Behavioral Economics

Tackling Fake News: A Battle of Economic Incentives and Disincentives

Often fuelled by the economic incentive of rising the most views and revenue, implementation of economic disincentives may not be a bad idea to regulate false information.

It is very likely that this is not the first article about fake news that you read. The phenomenon has become viral in the past years, and its consequences, from elections outcomes to fuelling propaganda and hateful speech, have been widely discussed. The concept of fake news – which means any information created to mislead
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Dan Ariely in RfD: “Big Data needs variations and experiments at this point more than datasets.”

This week, Room for Discussion hosted Dan Ariely, James B. Duke Professor of Psychology and Behavioral Economics at Duke University. Being regarded as one of the most prominent behavioral economists in the world, it was great to see him on the famous couch of RfD. You probably know him from his famous TED Talks in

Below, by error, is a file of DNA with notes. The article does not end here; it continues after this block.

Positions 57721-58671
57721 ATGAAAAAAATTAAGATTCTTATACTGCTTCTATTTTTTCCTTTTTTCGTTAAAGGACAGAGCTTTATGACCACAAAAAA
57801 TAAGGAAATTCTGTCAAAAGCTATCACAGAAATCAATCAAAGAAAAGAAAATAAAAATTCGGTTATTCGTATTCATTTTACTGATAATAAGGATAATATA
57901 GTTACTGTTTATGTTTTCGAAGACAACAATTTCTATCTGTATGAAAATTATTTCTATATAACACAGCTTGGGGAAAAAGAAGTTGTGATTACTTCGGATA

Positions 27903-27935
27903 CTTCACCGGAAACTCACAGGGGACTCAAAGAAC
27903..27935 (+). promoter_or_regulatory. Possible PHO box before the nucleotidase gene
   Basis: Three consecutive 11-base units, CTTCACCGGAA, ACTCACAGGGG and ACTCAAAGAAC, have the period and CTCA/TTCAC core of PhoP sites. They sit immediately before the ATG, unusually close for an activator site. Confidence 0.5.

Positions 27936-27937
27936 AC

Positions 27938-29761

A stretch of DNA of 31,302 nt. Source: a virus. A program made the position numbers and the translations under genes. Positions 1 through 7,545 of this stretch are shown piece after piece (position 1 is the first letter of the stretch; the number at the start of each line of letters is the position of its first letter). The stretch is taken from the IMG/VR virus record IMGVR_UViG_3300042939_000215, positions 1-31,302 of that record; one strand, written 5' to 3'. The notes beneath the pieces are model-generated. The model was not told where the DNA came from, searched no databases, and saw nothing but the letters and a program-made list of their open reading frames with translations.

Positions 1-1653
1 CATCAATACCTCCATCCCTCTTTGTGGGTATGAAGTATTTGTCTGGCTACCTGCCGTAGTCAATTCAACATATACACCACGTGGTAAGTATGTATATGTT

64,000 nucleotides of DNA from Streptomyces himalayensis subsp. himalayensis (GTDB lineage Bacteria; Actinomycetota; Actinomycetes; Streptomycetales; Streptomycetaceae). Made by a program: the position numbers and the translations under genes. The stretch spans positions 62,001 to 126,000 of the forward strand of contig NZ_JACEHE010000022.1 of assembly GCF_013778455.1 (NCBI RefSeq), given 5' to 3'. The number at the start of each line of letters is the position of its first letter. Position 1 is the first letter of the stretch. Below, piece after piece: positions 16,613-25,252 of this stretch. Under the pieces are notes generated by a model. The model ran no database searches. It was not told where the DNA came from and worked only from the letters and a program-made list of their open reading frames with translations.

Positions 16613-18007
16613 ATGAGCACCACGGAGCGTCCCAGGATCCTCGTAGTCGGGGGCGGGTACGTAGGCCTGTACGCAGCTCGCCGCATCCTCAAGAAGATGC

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Under the Shadow of the Great Recession – Room For Discussion

More on a decade following the most devastating financial crisis since the Great Depression. The effects of a crisis are experienced today. Its outbreak occurred on September 15, 2008, when the investment bank Lehman Brothers filed for bankruptcy. As of that moment, the United States collapsed and then the rest of the developed economies followed.
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